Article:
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Jared Cano, Tampa Teen In High School Bombing Plot, Had Run-Ins With Law

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TAMPA, Fla. — A year and a half before he was accused of plotting to bomb his high school, a shirtless and shoeless Jared Cano confronted police with a metal baseball bat when they came to his apartment looking for a stolen pistol, which they eventually found in his bedroom. He was 15 at the time, but already had several run-ins with police.

Cano's troubled history is outlined in police reports released after investigators uncovered what they say was a plan to attack the Tampa school that expelled him. None of the previous juvenile charges – from burglary to firearm possession – ended in a conviction.

Yet it appears that this week's bomb plot went beyond angry teenage bluster: Detectives said Cano had amassed shrapnel, plastic tubing, timing and fuse devices for pipe bombs. The attack plan investigators found on Tuesday was mapped out minute-by-minute.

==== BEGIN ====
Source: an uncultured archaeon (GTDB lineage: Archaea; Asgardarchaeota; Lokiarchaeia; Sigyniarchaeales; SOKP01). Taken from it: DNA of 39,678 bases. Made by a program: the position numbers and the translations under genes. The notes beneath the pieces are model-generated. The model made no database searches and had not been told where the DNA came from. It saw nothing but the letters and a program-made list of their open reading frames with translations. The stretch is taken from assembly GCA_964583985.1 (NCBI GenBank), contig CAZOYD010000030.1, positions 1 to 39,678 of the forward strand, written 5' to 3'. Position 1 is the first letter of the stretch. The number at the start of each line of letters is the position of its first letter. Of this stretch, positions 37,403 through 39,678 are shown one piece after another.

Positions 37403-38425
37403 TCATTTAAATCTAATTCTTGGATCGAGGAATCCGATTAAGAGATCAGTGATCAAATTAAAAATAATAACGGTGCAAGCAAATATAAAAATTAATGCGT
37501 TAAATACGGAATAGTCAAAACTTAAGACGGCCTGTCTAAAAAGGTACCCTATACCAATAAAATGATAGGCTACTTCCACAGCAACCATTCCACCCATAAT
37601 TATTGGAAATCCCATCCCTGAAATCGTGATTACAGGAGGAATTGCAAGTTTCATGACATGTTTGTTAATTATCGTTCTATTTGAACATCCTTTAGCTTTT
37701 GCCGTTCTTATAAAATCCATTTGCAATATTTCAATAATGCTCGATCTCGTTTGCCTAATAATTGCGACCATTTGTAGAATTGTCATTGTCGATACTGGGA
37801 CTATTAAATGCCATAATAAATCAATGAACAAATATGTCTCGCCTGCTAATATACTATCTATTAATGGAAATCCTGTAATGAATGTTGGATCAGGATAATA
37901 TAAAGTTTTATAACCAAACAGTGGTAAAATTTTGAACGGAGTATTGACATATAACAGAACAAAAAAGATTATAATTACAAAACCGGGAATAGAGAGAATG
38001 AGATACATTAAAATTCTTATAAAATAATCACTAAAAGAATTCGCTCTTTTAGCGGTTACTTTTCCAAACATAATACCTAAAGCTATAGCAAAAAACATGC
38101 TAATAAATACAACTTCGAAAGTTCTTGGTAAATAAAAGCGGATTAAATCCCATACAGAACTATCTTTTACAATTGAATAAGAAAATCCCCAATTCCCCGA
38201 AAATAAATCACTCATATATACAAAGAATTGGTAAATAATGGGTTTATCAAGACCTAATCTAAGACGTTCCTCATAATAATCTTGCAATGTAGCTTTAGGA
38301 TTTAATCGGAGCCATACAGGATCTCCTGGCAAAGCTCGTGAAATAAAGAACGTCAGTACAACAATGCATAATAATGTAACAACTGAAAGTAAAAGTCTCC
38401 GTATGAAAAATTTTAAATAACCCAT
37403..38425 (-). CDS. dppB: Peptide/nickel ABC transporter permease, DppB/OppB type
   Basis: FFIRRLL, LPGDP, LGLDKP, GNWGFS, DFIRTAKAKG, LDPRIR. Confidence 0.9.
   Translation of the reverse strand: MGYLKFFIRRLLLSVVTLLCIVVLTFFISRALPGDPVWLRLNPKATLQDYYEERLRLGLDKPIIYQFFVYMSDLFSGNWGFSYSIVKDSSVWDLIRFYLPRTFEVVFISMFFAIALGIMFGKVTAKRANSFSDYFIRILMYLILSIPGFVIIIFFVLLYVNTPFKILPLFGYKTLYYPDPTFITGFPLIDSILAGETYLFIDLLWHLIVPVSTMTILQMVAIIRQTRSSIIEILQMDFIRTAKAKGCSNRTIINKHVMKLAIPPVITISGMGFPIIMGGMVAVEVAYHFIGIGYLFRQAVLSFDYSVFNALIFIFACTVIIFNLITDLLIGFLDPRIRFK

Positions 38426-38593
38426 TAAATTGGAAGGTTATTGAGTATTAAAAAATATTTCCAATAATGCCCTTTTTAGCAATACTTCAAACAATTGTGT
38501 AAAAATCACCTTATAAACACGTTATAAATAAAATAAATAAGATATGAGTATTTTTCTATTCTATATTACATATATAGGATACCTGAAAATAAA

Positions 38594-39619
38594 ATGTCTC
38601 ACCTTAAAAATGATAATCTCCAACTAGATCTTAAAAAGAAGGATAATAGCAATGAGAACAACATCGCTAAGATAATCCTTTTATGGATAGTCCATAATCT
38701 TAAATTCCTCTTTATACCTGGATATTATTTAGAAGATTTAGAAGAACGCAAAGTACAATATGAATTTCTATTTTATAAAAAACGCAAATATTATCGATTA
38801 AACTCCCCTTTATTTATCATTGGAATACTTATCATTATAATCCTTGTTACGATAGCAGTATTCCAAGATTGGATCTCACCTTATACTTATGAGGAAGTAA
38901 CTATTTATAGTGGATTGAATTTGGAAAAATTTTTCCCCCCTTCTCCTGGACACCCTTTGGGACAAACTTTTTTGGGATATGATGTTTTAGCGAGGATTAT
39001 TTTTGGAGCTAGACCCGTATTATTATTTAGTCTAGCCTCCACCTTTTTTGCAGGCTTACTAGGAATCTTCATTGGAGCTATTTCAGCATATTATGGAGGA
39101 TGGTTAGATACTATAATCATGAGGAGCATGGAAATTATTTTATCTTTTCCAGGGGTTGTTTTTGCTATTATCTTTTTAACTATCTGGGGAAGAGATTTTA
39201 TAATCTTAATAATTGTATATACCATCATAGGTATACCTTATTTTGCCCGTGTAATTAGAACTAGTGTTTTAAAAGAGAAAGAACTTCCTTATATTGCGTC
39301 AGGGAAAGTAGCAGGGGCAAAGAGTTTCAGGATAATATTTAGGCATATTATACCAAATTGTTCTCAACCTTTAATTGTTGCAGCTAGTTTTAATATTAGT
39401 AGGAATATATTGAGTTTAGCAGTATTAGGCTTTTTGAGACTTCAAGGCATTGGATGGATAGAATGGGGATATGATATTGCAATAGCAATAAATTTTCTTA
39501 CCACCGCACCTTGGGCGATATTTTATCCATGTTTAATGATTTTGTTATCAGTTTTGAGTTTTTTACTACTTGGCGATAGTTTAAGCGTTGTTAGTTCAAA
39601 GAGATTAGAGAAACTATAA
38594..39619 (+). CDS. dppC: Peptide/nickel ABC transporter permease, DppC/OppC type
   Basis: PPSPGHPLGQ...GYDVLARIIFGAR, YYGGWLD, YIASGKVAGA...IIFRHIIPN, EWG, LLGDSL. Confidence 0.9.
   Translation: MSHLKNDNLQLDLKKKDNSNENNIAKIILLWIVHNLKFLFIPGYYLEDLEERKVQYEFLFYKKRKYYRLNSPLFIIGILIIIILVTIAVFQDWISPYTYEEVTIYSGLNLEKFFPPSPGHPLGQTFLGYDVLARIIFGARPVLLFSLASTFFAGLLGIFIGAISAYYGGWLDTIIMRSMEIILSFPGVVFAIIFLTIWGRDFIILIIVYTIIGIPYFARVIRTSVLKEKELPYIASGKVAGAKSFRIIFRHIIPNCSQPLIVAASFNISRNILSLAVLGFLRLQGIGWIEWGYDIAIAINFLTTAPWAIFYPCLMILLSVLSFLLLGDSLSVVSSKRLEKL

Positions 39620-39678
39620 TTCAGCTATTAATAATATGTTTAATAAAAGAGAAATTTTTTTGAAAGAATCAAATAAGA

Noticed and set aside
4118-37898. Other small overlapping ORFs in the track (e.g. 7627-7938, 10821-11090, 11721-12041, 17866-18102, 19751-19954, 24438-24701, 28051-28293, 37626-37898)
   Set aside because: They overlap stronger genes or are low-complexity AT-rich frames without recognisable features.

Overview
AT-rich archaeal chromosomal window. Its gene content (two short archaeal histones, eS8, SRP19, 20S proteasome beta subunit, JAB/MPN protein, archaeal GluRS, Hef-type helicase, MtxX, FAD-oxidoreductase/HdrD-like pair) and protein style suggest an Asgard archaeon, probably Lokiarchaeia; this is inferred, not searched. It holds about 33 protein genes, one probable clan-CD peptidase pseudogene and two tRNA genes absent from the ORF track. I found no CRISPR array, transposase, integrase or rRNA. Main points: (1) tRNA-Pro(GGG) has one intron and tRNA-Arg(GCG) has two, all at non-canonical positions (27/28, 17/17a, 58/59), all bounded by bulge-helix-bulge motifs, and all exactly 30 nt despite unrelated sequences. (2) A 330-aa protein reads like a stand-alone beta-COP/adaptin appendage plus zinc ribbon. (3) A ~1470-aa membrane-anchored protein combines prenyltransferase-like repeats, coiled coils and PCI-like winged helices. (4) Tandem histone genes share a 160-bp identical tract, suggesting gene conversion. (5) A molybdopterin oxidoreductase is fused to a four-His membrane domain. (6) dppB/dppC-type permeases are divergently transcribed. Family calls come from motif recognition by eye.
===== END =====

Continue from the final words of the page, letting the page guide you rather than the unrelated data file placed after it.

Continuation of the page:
Experts say the level of preparation shows how serious he was.

"Ninety-nine percent of the population who fantasize about harming someone because they are frustrated, or for whatever reason, don't actually make plans to carry it out," said Charles A. Williams, a Drexel University psychology professor and expert on violent youth.

School safety expert Kenneth S. Trump agreed that the written plans showed a "high probability" that Cano would have carried out an attack.